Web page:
Unfortunately the Natatorium can’t really be called a Hawaii attraction anymore. So this page is really more of an answer to the question: “Hey, what’s that thing over there next to the Waikiki Aquarium?”.
That thing – which looks like beachfront bleachers – is the crumbling remains of a once great swimming stadium called the Waikiki War Memorial Natatorium. Built within Kapiolani Park as a monument to Hawaii’s 10,000+ World War I veterans, this 100-meter seawater swimming pool hosted aquatic legends such as Hawaii’s own Duke Kahanamoku and 34 other members of the Swimming Hall of Fame.
The defunct Hawaii attraction looks like it could be one of the really fun things to do in Waikiki! But I can’t say for sure, because this facility has been closed, due to lack of maintenance, since before I arrived on Oahu in 1981. Pretty lame.
There have been efforts to restore this historic Hawaii attraction. Renovation began and then halted again. Funding was appropriated and then used elsewhere. And people still vocally support both its preservation and its demolition. As a result, the Waikiki War Memorial Natatorium remains on the National Trust for Historic Preservation’s 11 most-endangered list (named in 1995).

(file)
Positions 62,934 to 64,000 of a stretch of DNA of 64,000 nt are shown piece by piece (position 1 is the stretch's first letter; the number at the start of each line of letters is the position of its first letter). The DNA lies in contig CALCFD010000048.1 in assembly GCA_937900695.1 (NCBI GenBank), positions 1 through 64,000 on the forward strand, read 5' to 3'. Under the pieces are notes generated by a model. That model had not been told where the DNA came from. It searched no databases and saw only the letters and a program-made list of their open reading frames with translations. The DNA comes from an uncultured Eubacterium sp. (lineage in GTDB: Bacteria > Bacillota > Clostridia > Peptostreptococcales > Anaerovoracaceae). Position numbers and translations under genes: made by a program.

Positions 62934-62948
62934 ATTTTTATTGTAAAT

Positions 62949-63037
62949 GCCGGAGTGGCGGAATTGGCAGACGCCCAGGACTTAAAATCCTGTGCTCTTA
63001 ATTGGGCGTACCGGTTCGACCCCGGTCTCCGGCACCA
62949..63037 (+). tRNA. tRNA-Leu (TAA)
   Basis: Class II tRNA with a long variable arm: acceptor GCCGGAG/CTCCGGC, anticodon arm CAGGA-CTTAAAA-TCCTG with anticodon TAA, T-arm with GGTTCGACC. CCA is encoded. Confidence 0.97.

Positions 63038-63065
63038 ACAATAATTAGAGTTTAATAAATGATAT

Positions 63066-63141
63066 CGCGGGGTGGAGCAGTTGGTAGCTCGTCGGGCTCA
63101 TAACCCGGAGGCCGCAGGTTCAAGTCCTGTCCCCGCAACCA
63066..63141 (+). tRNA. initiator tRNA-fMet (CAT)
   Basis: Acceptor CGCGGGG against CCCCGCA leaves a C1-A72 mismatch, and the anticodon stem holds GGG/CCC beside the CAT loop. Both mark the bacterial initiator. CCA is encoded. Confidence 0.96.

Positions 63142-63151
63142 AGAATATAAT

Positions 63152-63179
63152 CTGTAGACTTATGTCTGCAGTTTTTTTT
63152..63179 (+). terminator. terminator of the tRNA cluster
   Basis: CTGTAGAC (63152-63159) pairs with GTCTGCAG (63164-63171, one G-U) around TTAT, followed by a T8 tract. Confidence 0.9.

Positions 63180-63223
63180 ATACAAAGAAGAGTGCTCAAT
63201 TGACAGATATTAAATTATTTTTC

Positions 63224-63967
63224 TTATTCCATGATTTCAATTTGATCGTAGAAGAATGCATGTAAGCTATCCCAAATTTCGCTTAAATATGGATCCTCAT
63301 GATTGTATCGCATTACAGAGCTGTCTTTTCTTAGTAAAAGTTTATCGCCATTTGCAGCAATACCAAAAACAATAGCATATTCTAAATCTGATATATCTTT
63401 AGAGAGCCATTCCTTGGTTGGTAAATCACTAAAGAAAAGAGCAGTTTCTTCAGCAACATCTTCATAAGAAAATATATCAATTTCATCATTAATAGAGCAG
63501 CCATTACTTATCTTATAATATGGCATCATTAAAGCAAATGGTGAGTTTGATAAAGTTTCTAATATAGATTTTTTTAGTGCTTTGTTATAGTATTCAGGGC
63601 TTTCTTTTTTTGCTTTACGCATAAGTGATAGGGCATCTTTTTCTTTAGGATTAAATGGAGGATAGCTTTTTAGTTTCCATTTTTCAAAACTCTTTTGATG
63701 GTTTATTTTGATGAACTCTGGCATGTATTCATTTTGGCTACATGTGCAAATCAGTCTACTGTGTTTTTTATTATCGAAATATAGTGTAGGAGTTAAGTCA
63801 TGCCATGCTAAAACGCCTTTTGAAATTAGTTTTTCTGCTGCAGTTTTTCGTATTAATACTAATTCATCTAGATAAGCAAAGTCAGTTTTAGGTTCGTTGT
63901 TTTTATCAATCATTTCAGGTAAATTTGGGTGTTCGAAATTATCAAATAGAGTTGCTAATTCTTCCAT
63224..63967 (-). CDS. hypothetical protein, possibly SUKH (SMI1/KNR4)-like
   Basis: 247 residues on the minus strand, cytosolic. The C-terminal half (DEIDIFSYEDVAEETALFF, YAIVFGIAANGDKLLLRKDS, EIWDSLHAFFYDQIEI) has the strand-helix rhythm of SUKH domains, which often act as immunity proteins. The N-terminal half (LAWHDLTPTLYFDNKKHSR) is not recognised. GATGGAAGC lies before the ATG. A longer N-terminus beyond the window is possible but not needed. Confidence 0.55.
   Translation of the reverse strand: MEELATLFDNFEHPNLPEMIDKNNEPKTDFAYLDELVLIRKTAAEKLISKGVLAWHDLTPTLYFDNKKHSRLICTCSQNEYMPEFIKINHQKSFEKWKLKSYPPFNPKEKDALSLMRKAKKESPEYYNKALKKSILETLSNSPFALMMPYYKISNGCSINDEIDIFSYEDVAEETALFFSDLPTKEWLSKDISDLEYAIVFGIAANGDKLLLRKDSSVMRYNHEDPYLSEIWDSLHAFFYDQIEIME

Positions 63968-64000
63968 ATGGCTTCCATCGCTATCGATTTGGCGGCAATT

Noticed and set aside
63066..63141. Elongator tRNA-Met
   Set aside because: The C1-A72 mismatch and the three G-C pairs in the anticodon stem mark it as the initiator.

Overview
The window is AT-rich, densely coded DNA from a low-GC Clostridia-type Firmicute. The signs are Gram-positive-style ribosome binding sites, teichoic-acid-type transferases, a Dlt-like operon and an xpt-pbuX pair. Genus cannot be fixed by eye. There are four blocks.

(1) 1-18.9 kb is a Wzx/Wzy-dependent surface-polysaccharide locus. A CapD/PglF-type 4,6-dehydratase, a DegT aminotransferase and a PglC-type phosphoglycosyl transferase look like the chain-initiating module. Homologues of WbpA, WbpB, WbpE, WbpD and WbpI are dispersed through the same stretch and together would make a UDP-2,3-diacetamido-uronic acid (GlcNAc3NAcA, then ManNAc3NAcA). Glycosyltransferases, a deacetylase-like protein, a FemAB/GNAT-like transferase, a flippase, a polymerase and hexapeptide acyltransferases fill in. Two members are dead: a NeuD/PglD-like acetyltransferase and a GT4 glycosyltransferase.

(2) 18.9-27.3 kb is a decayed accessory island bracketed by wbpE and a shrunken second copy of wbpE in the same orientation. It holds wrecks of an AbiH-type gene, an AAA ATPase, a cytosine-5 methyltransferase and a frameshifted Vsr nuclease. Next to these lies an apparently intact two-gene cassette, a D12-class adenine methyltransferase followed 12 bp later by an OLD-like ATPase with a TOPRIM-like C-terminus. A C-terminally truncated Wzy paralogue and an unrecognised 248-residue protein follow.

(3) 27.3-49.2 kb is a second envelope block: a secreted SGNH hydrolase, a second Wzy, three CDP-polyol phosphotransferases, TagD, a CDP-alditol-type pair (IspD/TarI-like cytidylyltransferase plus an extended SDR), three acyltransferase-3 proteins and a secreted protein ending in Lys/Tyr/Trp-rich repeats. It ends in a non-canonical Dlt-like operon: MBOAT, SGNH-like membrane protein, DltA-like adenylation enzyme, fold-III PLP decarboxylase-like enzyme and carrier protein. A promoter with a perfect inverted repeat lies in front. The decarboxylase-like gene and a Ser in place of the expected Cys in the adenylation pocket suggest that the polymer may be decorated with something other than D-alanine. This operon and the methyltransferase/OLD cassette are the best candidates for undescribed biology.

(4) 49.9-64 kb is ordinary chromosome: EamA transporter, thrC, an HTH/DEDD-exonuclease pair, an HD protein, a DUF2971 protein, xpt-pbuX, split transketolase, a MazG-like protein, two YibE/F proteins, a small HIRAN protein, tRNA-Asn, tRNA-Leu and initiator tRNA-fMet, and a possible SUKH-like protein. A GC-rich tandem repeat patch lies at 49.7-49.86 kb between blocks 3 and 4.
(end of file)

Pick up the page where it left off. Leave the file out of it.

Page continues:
I honestly wish there was more to tell you about this once great Hawaii activity. But until somebody firmly commits to the idea that it’s worthwhile to repair and renovate, this attraction is little more than a political hot potato destined to remain a relic from Hawaii history.
In the meantime, the portion of Kapiolani Park directly fronting the facility remains a popular place for cookouts and parties; and the strips of sand on both sides are as well-utilized as any other part of Waikiki Beach!
All I can suggest for now is that you see it if you wish – or don’t. Then come visit us again in the future, and maybe this piece of Waikiki history will once again be open for public swim! Don’t count on it, though. The latest I’ve read (as of May, 2013) is that the Honolulu mayor and Hawaii governor announced it will be demolished in 2015. We’ll see if that happens...
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